Field Book Project: This drawing was created during the United States Exploring Expedition, 1838-42, by Joseph Drayton, an illustrator for the expedition. The fieldnotes accompanying the image indicate that it was based on a recently-dead specimen caught in the Columbia River at Vancouver. Since the appearance of many species can change drastically after death, colored illustrations produced in the field are important archival materials. #ArchivesMonth
Biodiversity Heritage Library: The Natural History of Carolina, Florida, and the Bahama Islands, v. 1 (1754). 100 years go on Sept. 1, 1914, Martha, the last Passenger Pigeon, died at the Cincinnati Zoological Park. She is now on display at the Smithsonian's National Museum of Natural History, and the demise of the passenger pigeon helped spark concerted conservation efforts in the US. This illustration by Mark Catesby is the first published depiction of the species. #ArchivesMonth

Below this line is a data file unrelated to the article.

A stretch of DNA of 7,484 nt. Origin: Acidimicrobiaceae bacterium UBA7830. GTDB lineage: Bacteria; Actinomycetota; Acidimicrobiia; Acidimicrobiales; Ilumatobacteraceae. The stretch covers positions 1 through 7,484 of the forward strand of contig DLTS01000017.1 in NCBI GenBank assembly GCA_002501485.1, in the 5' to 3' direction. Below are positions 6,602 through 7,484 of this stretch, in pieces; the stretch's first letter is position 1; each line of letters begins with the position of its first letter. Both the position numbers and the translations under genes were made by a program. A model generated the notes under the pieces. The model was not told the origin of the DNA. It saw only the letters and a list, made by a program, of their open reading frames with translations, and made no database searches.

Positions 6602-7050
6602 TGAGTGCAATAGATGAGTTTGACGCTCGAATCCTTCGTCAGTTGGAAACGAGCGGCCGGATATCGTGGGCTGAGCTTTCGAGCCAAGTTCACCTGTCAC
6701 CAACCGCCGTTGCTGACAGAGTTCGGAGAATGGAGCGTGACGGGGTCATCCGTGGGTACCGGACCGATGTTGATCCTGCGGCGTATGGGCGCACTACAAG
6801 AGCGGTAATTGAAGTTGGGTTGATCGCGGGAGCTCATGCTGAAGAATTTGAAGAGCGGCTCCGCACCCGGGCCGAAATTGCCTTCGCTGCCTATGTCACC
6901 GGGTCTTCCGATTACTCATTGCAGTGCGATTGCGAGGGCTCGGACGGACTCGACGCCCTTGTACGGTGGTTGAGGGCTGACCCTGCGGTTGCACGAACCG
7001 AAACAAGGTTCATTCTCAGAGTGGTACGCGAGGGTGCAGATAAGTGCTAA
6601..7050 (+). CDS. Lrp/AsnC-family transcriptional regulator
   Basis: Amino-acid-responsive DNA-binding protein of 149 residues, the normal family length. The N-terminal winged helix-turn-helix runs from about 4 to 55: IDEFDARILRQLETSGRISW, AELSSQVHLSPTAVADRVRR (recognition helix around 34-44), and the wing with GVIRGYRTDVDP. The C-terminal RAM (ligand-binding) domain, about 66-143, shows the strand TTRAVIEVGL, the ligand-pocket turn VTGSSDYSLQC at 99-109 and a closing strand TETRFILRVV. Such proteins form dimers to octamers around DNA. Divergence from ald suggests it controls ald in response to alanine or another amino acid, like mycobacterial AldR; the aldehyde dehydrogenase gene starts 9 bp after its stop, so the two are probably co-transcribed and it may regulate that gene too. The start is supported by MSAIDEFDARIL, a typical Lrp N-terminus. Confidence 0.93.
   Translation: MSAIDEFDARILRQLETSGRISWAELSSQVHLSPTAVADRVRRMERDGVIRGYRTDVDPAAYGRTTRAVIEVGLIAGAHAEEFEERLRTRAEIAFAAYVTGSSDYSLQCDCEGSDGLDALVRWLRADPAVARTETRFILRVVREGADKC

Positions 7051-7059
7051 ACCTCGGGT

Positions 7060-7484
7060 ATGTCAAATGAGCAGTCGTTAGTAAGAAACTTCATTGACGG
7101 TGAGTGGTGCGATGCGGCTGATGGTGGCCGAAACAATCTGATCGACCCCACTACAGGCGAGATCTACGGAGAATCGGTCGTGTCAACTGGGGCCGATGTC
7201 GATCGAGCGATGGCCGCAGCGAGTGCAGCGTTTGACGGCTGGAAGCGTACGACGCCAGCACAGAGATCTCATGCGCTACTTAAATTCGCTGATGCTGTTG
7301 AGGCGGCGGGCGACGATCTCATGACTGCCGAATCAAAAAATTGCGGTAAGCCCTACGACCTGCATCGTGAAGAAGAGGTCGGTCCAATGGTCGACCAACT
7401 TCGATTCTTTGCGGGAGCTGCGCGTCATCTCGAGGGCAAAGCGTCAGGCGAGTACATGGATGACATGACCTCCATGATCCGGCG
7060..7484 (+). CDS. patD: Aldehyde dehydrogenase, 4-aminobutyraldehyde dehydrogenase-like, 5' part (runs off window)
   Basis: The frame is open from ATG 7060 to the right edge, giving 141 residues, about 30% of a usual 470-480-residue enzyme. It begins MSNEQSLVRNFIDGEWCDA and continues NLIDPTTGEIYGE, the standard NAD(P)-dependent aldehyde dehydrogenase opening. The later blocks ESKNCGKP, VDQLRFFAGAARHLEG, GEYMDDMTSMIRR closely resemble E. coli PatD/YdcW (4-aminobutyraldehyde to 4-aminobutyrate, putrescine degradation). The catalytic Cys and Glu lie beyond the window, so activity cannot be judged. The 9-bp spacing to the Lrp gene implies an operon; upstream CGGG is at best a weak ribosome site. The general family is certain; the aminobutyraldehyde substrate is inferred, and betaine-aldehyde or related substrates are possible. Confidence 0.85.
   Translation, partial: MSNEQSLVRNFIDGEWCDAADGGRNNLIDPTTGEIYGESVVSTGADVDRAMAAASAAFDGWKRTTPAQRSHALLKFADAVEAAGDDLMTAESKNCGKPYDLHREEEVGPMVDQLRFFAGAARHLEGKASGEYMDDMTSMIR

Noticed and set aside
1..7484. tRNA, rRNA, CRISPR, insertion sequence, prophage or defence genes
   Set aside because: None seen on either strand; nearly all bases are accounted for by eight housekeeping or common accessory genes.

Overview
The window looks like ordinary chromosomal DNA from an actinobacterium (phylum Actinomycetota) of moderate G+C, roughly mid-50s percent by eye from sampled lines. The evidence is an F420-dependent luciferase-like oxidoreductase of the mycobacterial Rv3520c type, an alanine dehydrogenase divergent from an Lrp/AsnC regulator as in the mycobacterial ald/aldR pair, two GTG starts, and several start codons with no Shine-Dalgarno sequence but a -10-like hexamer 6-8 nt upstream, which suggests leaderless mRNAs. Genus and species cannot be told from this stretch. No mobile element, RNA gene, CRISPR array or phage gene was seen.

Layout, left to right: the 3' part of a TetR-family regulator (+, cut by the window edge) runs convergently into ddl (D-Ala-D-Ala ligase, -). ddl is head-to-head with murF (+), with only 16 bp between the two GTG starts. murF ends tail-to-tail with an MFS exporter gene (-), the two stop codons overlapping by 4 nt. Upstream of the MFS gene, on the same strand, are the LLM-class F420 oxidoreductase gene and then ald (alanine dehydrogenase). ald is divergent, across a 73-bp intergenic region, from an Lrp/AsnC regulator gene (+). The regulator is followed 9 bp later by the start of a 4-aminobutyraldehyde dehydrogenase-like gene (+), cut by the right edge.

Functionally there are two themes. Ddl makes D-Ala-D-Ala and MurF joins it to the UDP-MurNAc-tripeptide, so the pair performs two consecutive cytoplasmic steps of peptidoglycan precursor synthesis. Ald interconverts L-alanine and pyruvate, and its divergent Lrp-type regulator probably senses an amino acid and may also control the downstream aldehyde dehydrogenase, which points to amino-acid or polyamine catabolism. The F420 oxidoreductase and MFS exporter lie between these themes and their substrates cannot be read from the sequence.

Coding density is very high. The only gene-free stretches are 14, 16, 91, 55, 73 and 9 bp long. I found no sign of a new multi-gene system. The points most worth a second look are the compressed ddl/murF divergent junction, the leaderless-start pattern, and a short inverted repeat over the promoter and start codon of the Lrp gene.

Biodiversity Heritage Library: Metamorphosis Insectorum Surinamensium (1705). Maria Sibylla Merian studied insect life, and butterfly metamorphosis, extensively. Her work helped overturn the prevailing theory that insects were generated from rotting mud, thus positioning her as one of the most important contributors to the field of entomology. This is especially impressive given that she was a woman in a field dominated by men. #ArchivesMonth
A 1953 House & Garden article entreated young brides-to-be to begin planning an important aspect of their new future home: a garden. The magazine enlisted landscape architect Perry Wheeler to design a garden for newlyweds that could be developed over a five-year period; or, in Wheeler’s words, “on the installment plan.” #ArchivesMonth Design for "Bride's First Garden," c.1953. Office of Perry Wheeler, landscape architect. Archives of American Gardens, Smithsonian Institution.